There is a fifth season. Autumn has its golden light and breezes that sift away bright leaves. Winter has its dreary skies, slick roads and frozen windshields. Spring births greenery and multicolored blooms, brand new allergies. Then there is Summer’s damp blanket heat and late concerts of insects wanting more.

Weather forecasters don’t mention the fifth season much, because it is an anomole that can bring itself forth betwixt any of the big four. In the past Mudhole Days have swallowed up entire Tennessee Springs and Summers. Confused Autumn and Winter so badly one year the harvest moon showed up in a three hour long hard freeze and mosquitos swarmed on Christmas Day.

The Mudhole Days have no celebrations, only the solemn rituals of floor mopping and staring at bad hair. Some parents warn their children that this is a time of dreadful suffering, so eat your vegetables or else.

The old folks say that back before the internet happened, one fifth season lasted an entire year. But the weather channel claims not to have any record of such a thing.

How To

How do you get over this? How do you go through the motions of being a responsible adult? Pay the bills, clean the kitchen … carry on as if you didn’t just create a living breathing multi-faceted heart racing story rich with blood and bones and human foibles. How do you step away from the page?

How do you stay with the page and fight off the creeping sensation that you are the only fan of this story? All that will ever be, because it won’t see the light of day. You’ll fail somehow. Fall on your face when an agent rejects it. Maybe never send it to an agent or a writerly reading friend, or anywhere at all.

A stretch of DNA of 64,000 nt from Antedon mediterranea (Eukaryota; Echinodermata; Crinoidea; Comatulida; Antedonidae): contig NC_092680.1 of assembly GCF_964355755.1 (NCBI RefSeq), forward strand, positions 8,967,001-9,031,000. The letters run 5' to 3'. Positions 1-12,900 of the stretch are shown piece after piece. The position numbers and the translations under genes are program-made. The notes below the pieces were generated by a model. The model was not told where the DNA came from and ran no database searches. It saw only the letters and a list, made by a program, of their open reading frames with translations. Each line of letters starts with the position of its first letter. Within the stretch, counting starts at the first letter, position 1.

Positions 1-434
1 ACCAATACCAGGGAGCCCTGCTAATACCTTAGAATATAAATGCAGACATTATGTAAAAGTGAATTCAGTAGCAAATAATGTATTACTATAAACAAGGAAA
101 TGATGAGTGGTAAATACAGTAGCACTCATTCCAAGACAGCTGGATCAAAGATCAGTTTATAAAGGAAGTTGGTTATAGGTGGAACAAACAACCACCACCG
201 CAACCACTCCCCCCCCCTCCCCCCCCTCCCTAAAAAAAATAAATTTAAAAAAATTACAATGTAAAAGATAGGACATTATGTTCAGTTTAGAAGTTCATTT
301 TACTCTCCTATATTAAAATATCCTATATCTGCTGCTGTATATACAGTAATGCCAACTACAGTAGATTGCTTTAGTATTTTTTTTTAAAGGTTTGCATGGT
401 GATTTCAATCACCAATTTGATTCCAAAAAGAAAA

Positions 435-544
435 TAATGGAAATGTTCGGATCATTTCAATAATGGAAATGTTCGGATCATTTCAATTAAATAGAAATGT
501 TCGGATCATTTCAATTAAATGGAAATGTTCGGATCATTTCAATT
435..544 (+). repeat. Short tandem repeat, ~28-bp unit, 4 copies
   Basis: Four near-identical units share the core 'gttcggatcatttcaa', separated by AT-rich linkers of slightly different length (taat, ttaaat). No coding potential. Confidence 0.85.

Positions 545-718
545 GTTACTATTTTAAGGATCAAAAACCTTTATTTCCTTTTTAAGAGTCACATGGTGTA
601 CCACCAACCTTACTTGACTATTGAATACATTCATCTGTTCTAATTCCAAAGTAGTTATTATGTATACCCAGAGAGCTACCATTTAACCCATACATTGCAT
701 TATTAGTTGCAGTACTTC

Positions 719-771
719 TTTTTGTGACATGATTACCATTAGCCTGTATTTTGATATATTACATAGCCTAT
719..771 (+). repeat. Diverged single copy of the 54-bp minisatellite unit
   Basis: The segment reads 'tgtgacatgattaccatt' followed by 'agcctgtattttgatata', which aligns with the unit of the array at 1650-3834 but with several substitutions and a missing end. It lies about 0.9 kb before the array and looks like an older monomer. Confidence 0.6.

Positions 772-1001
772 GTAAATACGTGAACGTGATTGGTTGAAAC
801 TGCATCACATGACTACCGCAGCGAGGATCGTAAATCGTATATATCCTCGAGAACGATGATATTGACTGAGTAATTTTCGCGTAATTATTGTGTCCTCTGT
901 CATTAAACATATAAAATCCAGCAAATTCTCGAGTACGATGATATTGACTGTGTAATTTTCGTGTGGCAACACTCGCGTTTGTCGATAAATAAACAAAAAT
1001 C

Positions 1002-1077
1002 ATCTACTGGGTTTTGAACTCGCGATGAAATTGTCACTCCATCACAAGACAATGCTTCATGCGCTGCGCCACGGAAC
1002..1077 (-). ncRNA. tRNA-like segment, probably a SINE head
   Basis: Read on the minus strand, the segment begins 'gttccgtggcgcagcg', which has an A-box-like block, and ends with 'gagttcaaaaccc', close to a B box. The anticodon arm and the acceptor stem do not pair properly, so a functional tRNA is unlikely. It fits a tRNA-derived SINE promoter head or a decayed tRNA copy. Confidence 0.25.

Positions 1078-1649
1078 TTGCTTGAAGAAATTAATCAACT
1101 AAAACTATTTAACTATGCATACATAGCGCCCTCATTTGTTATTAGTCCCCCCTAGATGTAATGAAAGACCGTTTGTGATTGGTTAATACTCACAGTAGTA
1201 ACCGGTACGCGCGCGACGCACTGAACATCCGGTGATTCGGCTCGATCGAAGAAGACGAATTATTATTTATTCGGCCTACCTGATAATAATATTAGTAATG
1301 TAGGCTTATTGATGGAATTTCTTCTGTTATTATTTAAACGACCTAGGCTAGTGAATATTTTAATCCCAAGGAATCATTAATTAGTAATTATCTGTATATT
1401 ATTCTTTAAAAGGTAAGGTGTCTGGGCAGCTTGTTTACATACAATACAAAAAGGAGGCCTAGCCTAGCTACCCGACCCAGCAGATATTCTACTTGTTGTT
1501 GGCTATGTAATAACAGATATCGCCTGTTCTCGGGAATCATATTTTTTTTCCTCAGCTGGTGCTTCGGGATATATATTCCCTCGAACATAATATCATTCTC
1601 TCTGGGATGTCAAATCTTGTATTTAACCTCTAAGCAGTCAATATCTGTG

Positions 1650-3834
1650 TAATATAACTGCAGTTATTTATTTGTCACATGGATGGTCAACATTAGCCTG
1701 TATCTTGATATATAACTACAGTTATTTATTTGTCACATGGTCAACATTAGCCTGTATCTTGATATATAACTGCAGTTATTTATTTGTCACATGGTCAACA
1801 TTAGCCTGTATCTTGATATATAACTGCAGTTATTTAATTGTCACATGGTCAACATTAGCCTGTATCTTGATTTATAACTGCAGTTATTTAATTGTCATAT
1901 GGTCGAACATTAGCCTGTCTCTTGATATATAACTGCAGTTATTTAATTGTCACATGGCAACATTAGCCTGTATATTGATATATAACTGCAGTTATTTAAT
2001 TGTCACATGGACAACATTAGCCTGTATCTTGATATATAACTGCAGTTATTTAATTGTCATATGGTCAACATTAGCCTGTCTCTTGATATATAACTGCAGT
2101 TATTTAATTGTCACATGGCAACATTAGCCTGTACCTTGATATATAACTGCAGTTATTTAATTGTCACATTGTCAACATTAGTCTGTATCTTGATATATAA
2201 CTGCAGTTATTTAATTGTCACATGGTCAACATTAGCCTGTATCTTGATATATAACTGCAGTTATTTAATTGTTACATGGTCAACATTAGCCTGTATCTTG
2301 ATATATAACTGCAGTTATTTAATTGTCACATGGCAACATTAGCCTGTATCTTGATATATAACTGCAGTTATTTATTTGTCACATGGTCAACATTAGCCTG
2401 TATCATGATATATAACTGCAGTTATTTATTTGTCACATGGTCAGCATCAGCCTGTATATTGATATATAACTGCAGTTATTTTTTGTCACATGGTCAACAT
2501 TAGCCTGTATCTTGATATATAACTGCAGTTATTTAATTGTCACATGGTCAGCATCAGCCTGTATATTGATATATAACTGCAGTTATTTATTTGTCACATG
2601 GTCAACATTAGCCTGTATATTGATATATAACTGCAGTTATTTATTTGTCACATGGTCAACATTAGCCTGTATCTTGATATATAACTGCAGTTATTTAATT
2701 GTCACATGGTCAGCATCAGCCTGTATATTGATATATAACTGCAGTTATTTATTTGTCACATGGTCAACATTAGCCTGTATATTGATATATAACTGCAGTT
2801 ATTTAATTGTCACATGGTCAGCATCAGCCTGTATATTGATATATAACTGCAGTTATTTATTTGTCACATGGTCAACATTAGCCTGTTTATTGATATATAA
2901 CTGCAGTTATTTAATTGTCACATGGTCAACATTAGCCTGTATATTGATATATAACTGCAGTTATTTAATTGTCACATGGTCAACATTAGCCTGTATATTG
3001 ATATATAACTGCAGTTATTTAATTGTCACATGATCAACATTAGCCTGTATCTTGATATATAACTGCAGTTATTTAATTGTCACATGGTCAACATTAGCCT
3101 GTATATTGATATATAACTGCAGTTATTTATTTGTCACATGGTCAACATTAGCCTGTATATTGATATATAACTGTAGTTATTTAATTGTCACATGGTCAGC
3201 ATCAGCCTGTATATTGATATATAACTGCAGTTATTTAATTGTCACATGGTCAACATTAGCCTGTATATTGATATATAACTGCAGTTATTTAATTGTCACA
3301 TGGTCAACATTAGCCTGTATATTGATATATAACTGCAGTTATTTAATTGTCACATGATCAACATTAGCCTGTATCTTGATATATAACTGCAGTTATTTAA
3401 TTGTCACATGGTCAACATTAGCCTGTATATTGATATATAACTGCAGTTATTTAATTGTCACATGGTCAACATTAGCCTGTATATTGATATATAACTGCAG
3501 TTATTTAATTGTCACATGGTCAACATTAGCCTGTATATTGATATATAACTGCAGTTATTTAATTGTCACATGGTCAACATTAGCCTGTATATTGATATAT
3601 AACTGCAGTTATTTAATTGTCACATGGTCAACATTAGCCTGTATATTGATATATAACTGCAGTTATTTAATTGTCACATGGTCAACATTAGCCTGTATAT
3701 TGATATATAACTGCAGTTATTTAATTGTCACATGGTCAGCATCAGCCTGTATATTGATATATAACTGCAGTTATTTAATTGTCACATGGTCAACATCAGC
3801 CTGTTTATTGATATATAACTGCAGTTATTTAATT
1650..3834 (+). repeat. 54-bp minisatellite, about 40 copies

The story full of fear and hope and shame and memory will sit in a doc file until doc files are obsolete, and you never really accomplished anything other than spending hours, weeks, a year of your life wanting. In between the day job days and the chores and hitting that submit button for yet another of all the online payments in your life, maybe what you really did was waste daylight and ink.

In between sporadic bouts of self-care and wish lists, and allergy attacks, you have handmade characters so real all there is to do is reach out and touch, say good morning. Good night. Sweet dreams until tomorrow. Everything will be okay, eventually. Tell me how to keep them alive.

Tell me how to get to the end. Not THE END. That’s just around the corner. But the end of the process, the culmination of imagination, inspiration, hard work. What’s next? What comes after the end?

Quiet Mornings

A slow waking backyard, a city street abandoned before dawn of all its revelers, laborers, and commuters — the emptiness is motivational, inspiring, refreshing as baptismal waters. I covet the hope of such stillness returning to me daily.

True creativity was a mystery to me until the opportunity arose to sit in utter silence. A Saturday moments after sunrise, surrounded by lush new greenery I’d come to tame but something deep in my writer’s soul stirred. So, I abandoned yard tools for a pen and paper and lay down in the overgrown grass until the quiet gave me words.

That day when early errands pressured me into the car while sleep still lay warm on my back. Returning home, a traffic light caught me without companion or neighboring errand runner, or passersby. I had the wherewithal to capture the moment, the gloomy clouds gliding over without a sound. A breeze never stirred. I turned off the car and found a scrap of paper to write: Remember this.

Remember this in the drum beat of rush hour traffic. In the midst of clutching pain while the ambulance screams. In the shadows of a bad dream where too many voices clamor and the walls can’t stop creaking. Remember the sensation of quiet sinking into the skin, slowing the heartbeat, stopping the questions.

Remember the quiet mornings. More will come.